Hello, everyone. Thank you for joining us this afternoon. We have spent the last month planning a series of guests posts with our dear friend Deborah ‘Zuke’ Smith, which we are thrilled to launch on the blog today. Zuke is an industry professional with knowledge and insight well beyond her years, but I am sure all of that will come to light through her posts in the weeks ahead. If you have any questions about developing as a writer/blogger in music, please do not hesitate email firstname.lastname@example.org and share your thoughts. We can also be found on Twitter and Facebook.
You just woke up and it’s one o’clock in the afternoon. You can barely talk, and you’re freaking out because you have a gig tonight from 10:00 tonight until 2:00 in the morning. You know you’ll be partying after the gig, so you’ll probably wake up the next day with an even worse voice. And then after that, you have to drive to yet another gig in some other town. How are you going to get through this tour?!
Do you really think your tiny vocal cords can handle night after night of abuse if you don’t know how to properly care for them? Don’t feel bad; when I was younger, I did some really stupid things that damaged my voice. I’m here to tell you that you can repair that damage. And you can learn to do it correctly, without compromising your artistic integrity or your signature sound.
The first step in my book toward good vocal health is: Hydration. Carry a water bottle with you everywhere you go. Drink herbal teas. Eat foods high in H2O, like cucumbers, celery, watermelon, and strawberries. Stay away from things that dehydrate the voice, such as alcohol, caffeine, sodium and sugar. Ok, so only excess caffeine will dehydrate you, but really, that gnarly feeling in your mouth and that jittery sensation in your body after too much doesn’t make for a fun singing experience.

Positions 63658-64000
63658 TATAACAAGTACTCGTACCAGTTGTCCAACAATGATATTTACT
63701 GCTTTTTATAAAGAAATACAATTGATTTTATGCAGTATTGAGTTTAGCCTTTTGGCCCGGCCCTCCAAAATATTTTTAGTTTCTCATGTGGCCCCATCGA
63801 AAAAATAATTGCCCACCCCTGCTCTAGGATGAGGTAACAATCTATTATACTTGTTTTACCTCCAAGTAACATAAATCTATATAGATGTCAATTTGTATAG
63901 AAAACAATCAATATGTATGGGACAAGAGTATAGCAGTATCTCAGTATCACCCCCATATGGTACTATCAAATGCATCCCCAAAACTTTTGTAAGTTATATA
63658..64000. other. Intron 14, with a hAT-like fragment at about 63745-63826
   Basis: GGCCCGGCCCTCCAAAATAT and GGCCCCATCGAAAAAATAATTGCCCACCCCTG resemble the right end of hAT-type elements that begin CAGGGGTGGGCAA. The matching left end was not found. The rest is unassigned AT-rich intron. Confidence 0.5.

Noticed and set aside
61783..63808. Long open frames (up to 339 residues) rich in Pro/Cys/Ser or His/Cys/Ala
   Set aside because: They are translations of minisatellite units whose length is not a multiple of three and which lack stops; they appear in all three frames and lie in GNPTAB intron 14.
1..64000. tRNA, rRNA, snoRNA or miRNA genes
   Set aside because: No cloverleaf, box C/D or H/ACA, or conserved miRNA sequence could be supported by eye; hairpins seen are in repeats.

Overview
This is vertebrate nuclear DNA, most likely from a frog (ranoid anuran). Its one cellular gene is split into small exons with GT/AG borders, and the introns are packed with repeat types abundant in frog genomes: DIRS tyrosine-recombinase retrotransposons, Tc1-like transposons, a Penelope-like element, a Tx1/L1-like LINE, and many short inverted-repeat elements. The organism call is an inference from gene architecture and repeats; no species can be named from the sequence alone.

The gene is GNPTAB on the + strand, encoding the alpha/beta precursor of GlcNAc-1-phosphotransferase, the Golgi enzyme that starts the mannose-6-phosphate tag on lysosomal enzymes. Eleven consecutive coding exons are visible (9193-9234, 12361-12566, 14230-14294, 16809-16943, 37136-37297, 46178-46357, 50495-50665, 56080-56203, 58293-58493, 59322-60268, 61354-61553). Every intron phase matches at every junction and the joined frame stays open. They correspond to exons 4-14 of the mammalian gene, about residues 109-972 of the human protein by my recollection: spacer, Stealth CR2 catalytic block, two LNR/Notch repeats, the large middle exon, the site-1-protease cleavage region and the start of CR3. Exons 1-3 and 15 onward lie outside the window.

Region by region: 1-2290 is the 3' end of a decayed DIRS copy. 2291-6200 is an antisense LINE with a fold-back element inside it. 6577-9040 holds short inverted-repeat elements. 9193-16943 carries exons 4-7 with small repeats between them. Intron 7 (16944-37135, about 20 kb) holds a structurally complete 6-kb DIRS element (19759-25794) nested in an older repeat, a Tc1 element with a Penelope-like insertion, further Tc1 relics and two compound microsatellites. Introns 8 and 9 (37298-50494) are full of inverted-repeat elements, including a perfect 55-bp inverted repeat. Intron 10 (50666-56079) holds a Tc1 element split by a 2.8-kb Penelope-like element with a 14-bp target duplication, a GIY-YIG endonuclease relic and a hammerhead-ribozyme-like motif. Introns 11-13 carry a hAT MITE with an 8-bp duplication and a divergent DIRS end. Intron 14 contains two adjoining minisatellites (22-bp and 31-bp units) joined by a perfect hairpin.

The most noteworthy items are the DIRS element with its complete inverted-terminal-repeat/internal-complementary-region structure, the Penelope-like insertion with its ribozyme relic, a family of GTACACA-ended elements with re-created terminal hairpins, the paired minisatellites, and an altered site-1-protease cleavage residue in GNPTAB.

Number two is: Sleep and Vocal Rest. Sleep regenerates the body and vocal rest means absolute silence. Do not sing. Do not speak. You all have smartphones, just type out messages if you need to say something. If your voice is shot and sounds like you swallowed a pail of nails, don’t you think your body is telling you to be quiet? It’s really very simple. If it hurts, you probably did something wrong. If you sound like a scratch track, you probably need to cool it for a while.
Aside from those first two “Must-Dos,” getting on a regular exercise program for the body will help you maintain your vocal stamina for many years through many late night club hits. Did you play any sports as a kid and did your coach make you warm up before you ran or played ball? Your vocal cords are begging you to treat them with that kind of respect as well. How about after the game? Did you have some type of cool down routine? Yep, you know where I’m going with this. Your cords need to calm down after you sing.
There are many various exercises for all types of vocal fatigue and abuse, but you must learn to make the basics a daily habit so you can try and prevent damage. The best, most well trained singers may find themselves in trouble and face vocal surgery. This is not unlike a top-level athlete. Even with Olympic level training, the pro athlete can suffer injuries. Do your cords a favor and treat them like they are worth a million bucks. Someday, they may be!
If you have any doubts that I know what I’m talking about, I’m 55 and a breast cancer survivor. Chemo completely destroyed my voice for a year. I thought I lost parts of my voice forever. Fortunately, I found a vocal coach willing to work with me and not only did my voice come back, but I also discovered a passion for teaching that I never knew existed.
How can I help you to help yourself? If you have any questions, drop me a note here.
Deborah ‘Zuke’ Smith is the founder of Zuketunes and a seasoned industry professional. She’s one of the coolest people you could ever hope to meet and has really wonderful insight on not only vocal technique and training, but navigating a career as an emerging artist. We’re thrilled to have her join our contributing team throughout the months of May and June. If you enjoy her columns, please seek out her other work.